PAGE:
Game Review

Jump Trials Extreme Review

USA USA Version

Posted by Morgan Sleeper

Aiming higher

It's only been a little over a month since G-STYLE's Jump Trials hopped onto the DSiWare service, but its sequel Jump Trials Extreme has already made the long leap over from Japan. Like 10 Second Run, the Jump Trials games are all about performing daring feats of platforming in under 10 seconds. We thought the original was an enjoyable but flawed game, and thankfully this sequel is a definite improvement in almost every way. It's a one trick pony through and through, but there's still lots of frantic fun here for players who like their platforming plotless, quick, and simple.

Jump Trials Extreme's main gameplay mode, Trials, has the simple goal of making it to the end buzzer before the 10-second timer runs out, and features 100 levels split into 10 stages. Many of the levels are contained on a single screen, though there are quite a few that scroll both horizontally and vertically. Overall, the level design is better than in the first game; multiple endpoints and routes spice things up, and the environmental obstacles (generally introduced one at a time, one per stage) are nicely done.

Completing a 10-level stage in Trials unlocks those individual levels for play in Challenge and Time Attack modes. Returning from the first game, Challenge mode is a hyper-quick collect-athon, as players try to pick up three medals positioned in each level before reaching the goal. It's a good bit more difficult than Trials mode by nature, so Challenge mode will go over well with perfectionist platforming fans.

Finally, a Time Attack mode new to the sequel tasks players with running through the levels as quickly as possible, awarding bronze, silver, and gold medals for particular par times. While time attacking levels that already have a 10 second time-limit admittedly seems a bit ridiculous, it's actually a great addition. The multiple paths and goals in the levels really come into their own here - it's easy enough to pick one route over another in Trials mode without thinking anything of it, but trying to shave milliseconds off your time encourages experimentation to see which way works out faster.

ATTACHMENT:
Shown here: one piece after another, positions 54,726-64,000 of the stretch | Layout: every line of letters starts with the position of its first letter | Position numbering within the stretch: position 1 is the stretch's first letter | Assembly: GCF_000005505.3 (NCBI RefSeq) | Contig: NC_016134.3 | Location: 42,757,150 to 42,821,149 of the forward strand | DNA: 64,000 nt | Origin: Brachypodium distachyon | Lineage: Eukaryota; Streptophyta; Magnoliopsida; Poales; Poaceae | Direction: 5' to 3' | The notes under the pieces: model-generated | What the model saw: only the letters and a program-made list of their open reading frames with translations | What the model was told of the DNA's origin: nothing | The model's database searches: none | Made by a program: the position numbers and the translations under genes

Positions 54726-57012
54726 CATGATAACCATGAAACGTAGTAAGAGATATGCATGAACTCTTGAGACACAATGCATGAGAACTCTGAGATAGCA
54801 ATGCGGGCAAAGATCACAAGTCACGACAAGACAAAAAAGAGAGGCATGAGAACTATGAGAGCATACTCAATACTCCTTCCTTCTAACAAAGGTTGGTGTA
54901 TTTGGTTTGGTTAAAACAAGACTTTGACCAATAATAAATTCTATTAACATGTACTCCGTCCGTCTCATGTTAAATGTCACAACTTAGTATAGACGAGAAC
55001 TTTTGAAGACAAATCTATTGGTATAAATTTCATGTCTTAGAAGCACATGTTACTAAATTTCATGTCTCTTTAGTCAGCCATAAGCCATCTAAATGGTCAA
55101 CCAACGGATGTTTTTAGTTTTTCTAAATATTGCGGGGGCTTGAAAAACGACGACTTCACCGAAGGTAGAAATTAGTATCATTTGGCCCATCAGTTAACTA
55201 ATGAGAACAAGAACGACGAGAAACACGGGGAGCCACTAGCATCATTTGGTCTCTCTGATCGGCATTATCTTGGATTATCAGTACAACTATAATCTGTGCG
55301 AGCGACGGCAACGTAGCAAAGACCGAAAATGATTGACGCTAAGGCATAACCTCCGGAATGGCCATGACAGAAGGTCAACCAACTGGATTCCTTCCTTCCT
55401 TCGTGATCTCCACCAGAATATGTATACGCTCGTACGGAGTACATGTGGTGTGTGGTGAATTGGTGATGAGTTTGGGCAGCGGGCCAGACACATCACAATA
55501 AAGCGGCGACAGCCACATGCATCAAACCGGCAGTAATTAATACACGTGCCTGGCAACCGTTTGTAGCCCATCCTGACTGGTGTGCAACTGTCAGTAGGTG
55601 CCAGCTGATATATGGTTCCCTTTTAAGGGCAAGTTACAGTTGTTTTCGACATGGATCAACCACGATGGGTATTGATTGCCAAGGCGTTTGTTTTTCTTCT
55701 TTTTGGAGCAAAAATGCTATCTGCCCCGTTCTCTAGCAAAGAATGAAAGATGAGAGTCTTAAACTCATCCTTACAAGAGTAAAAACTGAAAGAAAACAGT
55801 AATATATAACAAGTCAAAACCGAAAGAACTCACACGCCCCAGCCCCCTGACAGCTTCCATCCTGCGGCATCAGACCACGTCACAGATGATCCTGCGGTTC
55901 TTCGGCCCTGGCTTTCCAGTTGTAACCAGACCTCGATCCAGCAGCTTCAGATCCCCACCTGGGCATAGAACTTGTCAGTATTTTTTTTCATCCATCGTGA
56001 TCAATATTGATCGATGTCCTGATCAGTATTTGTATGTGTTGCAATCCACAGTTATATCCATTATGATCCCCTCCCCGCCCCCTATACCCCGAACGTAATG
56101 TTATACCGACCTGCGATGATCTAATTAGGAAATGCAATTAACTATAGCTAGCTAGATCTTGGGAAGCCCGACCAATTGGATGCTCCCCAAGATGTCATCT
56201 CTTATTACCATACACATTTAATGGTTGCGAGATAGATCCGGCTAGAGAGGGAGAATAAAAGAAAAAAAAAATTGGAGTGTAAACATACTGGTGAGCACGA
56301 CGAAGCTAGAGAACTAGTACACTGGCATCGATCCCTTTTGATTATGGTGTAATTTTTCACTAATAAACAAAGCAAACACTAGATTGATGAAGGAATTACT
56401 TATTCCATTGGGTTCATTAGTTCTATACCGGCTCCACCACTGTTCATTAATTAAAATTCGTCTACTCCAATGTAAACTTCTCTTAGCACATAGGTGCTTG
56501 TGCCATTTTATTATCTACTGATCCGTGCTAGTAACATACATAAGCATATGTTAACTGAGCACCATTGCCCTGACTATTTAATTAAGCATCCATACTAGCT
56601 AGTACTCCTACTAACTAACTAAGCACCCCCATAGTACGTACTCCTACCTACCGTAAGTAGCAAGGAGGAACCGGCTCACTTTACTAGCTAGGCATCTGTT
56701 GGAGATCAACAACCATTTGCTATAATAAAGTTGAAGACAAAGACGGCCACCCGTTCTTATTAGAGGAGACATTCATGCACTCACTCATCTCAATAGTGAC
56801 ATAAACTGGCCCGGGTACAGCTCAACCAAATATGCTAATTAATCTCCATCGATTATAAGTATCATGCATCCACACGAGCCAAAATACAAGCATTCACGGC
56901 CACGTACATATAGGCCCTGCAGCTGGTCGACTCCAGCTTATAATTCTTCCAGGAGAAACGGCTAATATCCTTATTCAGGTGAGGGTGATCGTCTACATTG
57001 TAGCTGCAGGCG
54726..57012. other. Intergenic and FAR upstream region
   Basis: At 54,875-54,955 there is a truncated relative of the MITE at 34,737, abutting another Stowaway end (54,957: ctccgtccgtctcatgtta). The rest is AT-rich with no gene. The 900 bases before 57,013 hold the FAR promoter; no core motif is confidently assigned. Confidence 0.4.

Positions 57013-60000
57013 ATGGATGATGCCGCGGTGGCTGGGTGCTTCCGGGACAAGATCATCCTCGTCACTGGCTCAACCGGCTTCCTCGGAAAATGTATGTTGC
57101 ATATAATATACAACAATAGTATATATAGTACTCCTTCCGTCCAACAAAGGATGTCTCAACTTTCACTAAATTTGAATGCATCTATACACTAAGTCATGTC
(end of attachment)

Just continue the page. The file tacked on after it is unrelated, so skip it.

The controls - still using only the D-pad and the A button - are noticeably tighter in Jump Trials Extreme than in the first game, and that lets players focus on the levels instead of dealing with floaty jumps. A few objects are still a bit wonky - trampolines can be unpredictable, for instance - but in general the game gives you the precision needed to tackle its bite-sized runs.

One of the best additions to this sequel is the ability to quickly restart a level by pressing the Select button. It seems like a silly request when everything's over in 10 seconds anyway, but after failing a level a few times, you'll know the exact point when you won't be able to make it anymore, and it's great to be able to start over without having to wait out the remaining time on the clock. It's especially helpful in the Challenge and Time Attack modes, where a missed medal or failed jump even in the first second can ruin your run.

The original Jump Trials sported a graphical style that was too rough to be called minimalistic and too bland to be called much of anything else, but Jump Trials Extreme thankfully makes improvements here too. It's a substantially better looking game, and the change comes from subtle tweaks: everything is cleaner and crisper, the backgrounds are more interesting, level tiles no longer look like they were designed entirely in MS Paint, spikes now resemble spikes instead of inexplicably deadly triangles, and even the fonts used are much more pleasant - it all comes together to make a huge difference. It's perhaps still a bit lacking in personality, and the protagonist feels like a poor man's Mr. Game & Watch, but it's definitely more polished this time around.

The audio presentation is a similar step up: there are now distinct backing tracks for each of the game's three modes, and the "hurry up!" variations that start after five seconds feel like a natural continuation of these, rather than a jarringly separate jingle as in the first game. The music consists of funky uptempo melodies, and while its extremely repetitive nature is almost assured to annoy the life out of anyone nearby and not playing, it works well within the context of the game